Author of fifteen novels, nine books of nonfiction, and countless articles and translations, the prodigious Tim Parks is what used to be called a man of letters. He coolly sums up his multivalent reputation:
I am known in England mainly for light, though hopefully thoughtful nonfiction; in Italy for polemical newspaper articles and a controversial book about soccer; in Germany, Holland, and France for what I consider my “serious” novels Europa, Destiny, Cleaver; in the United States for literary criticism; and in a smattering of other countries, but also in various academic communities, for my translations and writing on translation.
His extensive experience as a novelist has given him an insider’s knowledge of the game of fiction: perhaps no one since V.S. Pritchett has turned out so consistently insightful, witty, even-handed, and readable a body of literary criticism.
Recently he has brought out three books, more or less simultaneously, on the entangled enterprise of reading and writing. His stated aim is to shake things up. “It’s time to rethink everything,” he declares. “What it means to write and what it means to write for a public—and which public.” He asks us to set aside our customary assumptions that fiction is necessarily a good thing, along with the rest of our pieties about literature:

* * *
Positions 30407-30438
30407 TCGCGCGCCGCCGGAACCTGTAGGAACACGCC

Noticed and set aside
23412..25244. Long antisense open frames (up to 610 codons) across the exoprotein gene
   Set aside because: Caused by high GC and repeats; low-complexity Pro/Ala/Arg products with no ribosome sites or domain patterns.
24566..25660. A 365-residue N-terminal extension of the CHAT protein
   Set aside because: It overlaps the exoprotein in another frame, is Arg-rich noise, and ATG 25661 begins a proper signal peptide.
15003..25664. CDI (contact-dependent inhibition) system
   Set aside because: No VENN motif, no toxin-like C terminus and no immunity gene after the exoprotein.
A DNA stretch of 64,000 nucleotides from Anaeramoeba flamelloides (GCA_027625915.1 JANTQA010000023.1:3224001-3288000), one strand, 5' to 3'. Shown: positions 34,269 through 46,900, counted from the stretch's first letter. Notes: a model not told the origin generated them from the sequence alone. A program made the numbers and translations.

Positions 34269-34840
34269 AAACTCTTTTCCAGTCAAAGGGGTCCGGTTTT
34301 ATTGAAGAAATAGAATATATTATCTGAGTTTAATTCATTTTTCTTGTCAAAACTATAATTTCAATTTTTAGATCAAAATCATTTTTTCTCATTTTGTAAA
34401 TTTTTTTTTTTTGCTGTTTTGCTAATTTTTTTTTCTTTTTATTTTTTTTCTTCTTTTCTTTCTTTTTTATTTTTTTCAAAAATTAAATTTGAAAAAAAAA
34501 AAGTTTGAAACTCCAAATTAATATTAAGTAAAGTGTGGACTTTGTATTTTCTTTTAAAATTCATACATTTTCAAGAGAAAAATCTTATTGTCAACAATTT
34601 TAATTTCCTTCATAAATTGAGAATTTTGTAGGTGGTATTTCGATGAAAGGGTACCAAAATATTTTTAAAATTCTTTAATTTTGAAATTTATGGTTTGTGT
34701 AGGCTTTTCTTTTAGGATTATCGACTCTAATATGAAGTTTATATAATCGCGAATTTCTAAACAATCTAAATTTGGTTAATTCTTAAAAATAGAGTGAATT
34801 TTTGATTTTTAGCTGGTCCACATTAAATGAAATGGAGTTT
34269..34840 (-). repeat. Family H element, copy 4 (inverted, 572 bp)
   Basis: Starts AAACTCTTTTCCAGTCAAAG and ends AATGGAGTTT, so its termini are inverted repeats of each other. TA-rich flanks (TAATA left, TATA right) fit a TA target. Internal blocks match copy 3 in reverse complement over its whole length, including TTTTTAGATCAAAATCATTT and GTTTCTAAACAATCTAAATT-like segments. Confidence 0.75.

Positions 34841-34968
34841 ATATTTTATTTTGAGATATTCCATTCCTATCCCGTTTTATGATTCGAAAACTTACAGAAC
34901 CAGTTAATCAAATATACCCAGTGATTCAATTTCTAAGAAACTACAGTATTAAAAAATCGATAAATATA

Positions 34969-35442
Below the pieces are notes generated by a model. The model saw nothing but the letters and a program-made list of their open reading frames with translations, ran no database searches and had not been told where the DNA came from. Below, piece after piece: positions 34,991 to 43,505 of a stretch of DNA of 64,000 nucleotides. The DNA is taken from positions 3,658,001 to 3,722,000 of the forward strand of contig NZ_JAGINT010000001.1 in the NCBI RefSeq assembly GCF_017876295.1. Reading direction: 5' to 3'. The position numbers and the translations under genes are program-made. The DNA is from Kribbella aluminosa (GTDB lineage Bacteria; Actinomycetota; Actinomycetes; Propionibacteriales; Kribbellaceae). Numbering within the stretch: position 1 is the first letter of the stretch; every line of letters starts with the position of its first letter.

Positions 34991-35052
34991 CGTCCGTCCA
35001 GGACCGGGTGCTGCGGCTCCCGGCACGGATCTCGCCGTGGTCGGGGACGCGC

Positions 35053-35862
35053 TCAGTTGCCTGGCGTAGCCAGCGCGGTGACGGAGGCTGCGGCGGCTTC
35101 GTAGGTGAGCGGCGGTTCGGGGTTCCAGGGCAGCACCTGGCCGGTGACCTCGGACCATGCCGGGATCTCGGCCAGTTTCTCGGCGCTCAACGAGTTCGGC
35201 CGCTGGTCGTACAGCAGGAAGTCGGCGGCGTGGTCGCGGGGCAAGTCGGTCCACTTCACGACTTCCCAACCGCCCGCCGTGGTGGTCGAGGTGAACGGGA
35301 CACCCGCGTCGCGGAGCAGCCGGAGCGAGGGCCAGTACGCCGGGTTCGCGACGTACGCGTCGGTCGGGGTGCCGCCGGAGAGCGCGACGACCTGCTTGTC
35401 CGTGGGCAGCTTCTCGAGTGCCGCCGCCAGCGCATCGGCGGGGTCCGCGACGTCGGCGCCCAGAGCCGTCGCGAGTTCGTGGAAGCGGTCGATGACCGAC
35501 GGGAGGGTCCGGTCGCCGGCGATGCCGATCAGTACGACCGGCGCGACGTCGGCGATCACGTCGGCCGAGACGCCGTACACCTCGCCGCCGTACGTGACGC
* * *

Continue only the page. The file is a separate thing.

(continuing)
Finally, why not try to imagine that there is no justifiable self esteem to be attached to the mere writing and reading of novels, however literary or sophisticated, or brilliantly entertaining they may be, nor any ultimate “need” for their existence, simply an appetite on the part of many for their consumption and a willingness on the part of the few to satisfy that appetite.
While he does not get very far in undermining our (or, indeed, his own) need for fiction, he does manage to poke holes in the self-congratulatory embrace of the form.
“I want to put forth this provocation,” he will start a paragraph. But he is a measured provocateur, and many of his assertions seem commonsense and reasonable, at least to a fellow writer like myself. He points out, for instance, that novelists are addressing not only the anonymous public but their family and friends, with coded messages that might give offense:
Writing offers a way of smuggling a message through a taboo, while leaving the taboo intact, threatening to break it—“this is the truth about our marriage”—but not quite breaking it—“actually this is only a novel and I don’t really think this is the truth about our marriage at all.”
He insists, rightly, that there is no such thing as literary justice; some good books perish while others that are worse prosper. He draws our attention to the grubby careerist aspects of being an author, supplying blurbs in the hope that the favor will be returned. He insists that critics and readers bring their own personal biases, based on family upbringing or…
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